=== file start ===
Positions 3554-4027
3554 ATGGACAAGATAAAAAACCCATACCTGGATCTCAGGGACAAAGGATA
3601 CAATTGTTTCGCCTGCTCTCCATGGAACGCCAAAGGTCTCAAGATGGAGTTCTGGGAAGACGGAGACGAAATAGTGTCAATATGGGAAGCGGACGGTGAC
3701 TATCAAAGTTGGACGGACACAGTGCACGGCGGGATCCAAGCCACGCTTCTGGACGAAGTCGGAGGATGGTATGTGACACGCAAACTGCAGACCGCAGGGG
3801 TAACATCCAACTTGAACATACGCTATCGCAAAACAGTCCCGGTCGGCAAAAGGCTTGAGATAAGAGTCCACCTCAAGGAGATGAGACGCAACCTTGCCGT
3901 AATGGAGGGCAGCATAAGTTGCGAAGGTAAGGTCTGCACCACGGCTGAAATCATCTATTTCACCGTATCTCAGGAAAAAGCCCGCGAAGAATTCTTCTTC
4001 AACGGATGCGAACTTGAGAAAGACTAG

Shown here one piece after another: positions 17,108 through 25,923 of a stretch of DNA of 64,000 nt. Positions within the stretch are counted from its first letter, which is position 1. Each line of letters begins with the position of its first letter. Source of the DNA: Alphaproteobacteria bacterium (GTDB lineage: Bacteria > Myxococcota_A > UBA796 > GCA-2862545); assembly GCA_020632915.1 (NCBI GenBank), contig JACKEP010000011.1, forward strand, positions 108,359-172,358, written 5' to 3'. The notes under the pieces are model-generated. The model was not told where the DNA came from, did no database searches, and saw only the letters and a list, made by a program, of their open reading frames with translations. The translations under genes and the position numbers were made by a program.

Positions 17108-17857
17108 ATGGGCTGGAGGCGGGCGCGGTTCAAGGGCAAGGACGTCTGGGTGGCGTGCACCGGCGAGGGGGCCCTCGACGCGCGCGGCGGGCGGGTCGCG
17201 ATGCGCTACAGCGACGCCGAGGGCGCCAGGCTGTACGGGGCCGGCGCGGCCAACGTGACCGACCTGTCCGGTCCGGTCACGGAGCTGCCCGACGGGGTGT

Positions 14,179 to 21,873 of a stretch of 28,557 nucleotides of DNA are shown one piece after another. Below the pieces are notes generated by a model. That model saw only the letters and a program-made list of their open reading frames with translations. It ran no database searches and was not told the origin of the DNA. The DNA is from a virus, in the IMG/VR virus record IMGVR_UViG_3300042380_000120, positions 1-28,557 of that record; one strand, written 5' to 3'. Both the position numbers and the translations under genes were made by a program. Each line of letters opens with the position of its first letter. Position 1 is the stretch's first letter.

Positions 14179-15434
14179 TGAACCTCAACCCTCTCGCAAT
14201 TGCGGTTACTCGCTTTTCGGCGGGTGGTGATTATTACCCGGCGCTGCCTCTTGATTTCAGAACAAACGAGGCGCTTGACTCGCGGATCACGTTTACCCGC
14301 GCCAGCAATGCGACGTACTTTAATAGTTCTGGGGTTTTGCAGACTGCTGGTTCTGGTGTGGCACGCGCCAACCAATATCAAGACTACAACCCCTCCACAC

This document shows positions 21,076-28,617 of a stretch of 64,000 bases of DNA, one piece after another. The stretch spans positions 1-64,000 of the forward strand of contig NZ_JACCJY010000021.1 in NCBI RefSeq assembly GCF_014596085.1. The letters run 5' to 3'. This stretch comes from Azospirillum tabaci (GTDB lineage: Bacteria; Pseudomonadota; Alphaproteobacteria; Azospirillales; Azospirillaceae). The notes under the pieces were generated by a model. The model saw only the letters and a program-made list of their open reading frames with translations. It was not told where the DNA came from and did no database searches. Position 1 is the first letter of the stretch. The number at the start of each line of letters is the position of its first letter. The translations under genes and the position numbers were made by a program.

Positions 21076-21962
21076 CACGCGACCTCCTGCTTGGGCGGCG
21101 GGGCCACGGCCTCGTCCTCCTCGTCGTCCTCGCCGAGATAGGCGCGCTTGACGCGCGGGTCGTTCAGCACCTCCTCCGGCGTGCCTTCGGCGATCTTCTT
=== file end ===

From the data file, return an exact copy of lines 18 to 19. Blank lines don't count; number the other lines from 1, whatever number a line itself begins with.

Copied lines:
Positions 21076-21962
21076 CACGCGACCTCCTGCTTGGGCGGCG